We Are What We Eat, Part II

Food and Fables

Food has been one of the focal points of human civilization since it began.  In many cultures all over the world, communal meals are not only a time to share food, but to regale the younger generation with history lessons and fables.  It makes sense, therefore, that these fables often feature food as an essential plot device.

As a lover of history and folklore, I naturally gravitated towards these kinds of narratives and began to collect them from a young age.  One of my favorite stories about food comes from Japan.  Momotaro (loosely translated into English as “Peach Boy”) is the story of an old man and old woman who live in the mountains.  They desperately want a child, but are unable to have one of their own.  Each day, the old man walks into the mountain forest to cut down trees while his wife heads to the creek to wash the clothes.

  Momotaro  isn't the oldest Japanese folk legend, but it is by far one of the most well known.  In fact, sixth graders are required to perform the story in the form of a play as the culmination of their primary school English education.

Momotaro isn't the oldest Japanese folk legend, but it is by far one of the most well known.  In fact, sixth graders are required to perform the story in the form of a play as the culmination of their primary school English education.

On one such day, the old woman walks down to the creek and begins to wash clothes when she spots a humongous peach floating towards her.  She fishes it out, and finds her husband to help her carry it back to the house.  There, the old man uses his knife to cut the peach open.

Much to their surprise, they discover that instead of a pit, there is a tiny baby at the center of the peach.  As soon as the peach is open, Momotaro leaps out and introduces himself.  The old man and woman adopt him as their own, and raise him to be honest and brave.  His magical origin allows him to grow at an extremely fast pace, and within a few years, Momotaro grows into a mighty man.

Their farm community is attacked by ogres, and the few valuables they have are stolen from them.  Momotaro vows to sail all the way to the ogre’s island and get them back.  His elderly parents beg him not to go, but he insists.  They send him off with a Japanese flag, a sword, and a bag of homemade millet dumplings.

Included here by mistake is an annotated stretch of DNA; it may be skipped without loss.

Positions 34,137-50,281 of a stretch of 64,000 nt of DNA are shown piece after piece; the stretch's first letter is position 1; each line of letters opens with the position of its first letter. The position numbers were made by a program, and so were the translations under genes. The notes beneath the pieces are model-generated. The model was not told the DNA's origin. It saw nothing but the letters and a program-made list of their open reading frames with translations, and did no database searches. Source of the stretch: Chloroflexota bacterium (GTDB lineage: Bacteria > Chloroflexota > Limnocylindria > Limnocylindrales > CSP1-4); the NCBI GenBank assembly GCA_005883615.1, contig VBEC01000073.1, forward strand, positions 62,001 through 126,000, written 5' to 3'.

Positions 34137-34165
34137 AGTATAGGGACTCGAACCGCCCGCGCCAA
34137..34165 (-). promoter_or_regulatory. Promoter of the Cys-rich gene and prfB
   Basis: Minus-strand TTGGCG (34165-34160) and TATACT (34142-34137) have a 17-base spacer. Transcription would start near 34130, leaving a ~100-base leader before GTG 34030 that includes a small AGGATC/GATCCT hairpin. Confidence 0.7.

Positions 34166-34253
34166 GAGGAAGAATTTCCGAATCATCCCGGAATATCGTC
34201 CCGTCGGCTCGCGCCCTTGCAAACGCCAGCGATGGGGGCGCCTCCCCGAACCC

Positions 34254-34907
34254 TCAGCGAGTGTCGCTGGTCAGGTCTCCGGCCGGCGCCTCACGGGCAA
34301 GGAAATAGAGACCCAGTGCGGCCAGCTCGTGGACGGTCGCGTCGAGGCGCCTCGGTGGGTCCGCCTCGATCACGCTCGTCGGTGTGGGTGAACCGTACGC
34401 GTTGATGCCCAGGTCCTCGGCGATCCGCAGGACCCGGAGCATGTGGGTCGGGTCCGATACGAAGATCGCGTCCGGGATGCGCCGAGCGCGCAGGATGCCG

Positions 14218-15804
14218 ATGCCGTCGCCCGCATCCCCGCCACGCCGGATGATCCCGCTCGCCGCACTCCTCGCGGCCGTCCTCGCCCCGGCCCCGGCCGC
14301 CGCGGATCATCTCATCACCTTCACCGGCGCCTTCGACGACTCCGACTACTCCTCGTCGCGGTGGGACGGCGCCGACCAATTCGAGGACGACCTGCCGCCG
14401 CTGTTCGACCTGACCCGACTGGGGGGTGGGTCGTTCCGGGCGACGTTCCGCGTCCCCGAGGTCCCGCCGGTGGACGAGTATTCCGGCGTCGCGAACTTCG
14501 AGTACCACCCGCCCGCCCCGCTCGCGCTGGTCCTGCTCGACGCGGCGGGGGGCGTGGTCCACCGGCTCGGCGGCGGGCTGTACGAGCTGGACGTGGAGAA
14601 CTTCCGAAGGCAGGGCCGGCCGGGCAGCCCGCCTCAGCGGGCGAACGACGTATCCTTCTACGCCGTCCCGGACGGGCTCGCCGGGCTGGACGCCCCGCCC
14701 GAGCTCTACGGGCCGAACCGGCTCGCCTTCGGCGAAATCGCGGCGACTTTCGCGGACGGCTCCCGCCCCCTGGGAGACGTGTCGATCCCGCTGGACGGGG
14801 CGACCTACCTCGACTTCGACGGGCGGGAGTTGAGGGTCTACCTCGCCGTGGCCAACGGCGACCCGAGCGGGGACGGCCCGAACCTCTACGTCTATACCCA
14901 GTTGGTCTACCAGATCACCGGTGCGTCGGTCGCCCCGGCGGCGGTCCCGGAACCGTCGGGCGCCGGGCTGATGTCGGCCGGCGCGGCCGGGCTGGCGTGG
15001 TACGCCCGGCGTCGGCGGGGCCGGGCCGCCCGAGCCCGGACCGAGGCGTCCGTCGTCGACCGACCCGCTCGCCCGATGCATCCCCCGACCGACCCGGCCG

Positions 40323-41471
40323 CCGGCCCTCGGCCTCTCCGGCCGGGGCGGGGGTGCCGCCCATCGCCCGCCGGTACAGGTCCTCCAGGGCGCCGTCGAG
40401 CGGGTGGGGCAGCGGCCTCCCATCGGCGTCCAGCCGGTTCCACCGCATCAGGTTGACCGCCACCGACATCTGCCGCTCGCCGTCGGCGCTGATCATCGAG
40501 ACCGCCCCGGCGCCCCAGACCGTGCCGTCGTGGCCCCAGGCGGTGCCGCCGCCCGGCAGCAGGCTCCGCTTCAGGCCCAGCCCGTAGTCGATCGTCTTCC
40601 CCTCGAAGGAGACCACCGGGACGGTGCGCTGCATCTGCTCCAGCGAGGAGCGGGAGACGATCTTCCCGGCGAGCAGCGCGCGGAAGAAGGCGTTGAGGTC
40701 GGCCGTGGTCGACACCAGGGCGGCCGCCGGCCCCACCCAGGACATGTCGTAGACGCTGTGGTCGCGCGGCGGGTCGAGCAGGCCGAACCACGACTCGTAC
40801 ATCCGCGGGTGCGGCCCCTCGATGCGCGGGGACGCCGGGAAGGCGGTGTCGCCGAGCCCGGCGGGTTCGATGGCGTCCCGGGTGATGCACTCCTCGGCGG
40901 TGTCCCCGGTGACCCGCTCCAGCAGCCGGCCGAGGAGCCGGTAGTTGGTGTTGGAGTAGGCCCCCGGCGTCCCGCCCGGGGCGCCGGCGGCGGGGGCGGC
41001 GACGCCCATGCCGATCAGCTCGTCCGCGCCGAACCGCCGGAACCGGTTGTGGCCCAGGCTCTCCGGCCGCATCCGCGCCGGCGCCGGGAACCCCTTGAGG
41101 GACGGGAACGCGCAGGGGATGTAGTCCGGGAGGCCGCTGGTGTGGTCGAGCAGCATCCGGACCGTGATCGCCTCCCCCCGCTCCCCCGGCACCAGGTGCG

As Momotaro journeys, he stumbles across a variety of animals, all of whom are starving and ask for one of his tasty dumplings.  Being honest and kind, he always gives in.  Once he feeds them, they join his rag-tag band.  By the time he makes it all the way to Ogre Island, he has made friends with a monkey, a pheasant, and a dog.

They of course confront the ogres and take back the treasure.  In some versions of the story, Momotaro forgive the ogres for their vandalism and thievery, then invites them back to his farming community to become contributing members of society.

  Kibidango  are now made from sticky rice, starch, syrup, sugar, but they used to be made from millet, which was cheaper.  They are famous in Okayama, which was supposedly where Momotaro was from.  Many folk historians think that the story of Momotaro may just be a retelling of the legend of Kibitsuhiko, a legendary prince from Okayama renowned for slaying an ogre in service of Emperor Korei.  Many people in Okayama have been known to insist that Kibitsuhiko and Momotaro were the same person.

Kibidango are now made from sticky rice, starch, syrup, sugar, but they used to be made from millet, which was cheaper.  They are famous in Okayama, which was supposedly where Momotaro was from.  Many folk historians think that the story of Momotaro may just be a retelling of the legend of Kibitsuhiko, a legendary prince from Okayama renowned for slaying an ogre in service of Emperor Korei.  Many people in Okayama have been known to insist that Kibitsuhiko and Momotaro were the same person.

Momotaro is one of the most beloved fables in Japanese society because food is the source of all cooperation.  Without his elderly mother’s dumplings, Momotaro would never have been able to tame the wilds, assemble his army, and take back his family’s treasures.  It teaches young children that  responsible citizens share what they have with those who need it most.  It teaches them that lovingly produced food can empower one to achieve great deeds.  And most of all, it teaches them that even the most daunting challenges seem achievable when your belly is full.

Peach Boy is just one example among many.  There are literally hundreds of West African folk tales about Anansi, nearly all of which feature food as a mechanism to teach children humility and the importance of charity.  The Little Red Hen is a Russian folk story which uses food to convey the importance of hard work and preparation.  Stone Soup, a folk tale thought to be Romani in origin, illustrates that the worth of the food we eat is not in its monetary value or flavor, but in the sense of community it engenders.  The list goes on and on.

In short, nearly every food has some kind of significant narrative associated with it.  Whether a tall tale or a snapshot of history, these stories can become the key to showing children that food sustains us as much as we sustain it.  The ingredients we cultivate and consume can teach us how to be healthy and strong, both in body and spirit.  It is my humble opinion that each and every child deserves to finish each meal with a full stomach, a full mind, and a full heart.

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Published on by Misha Davydov.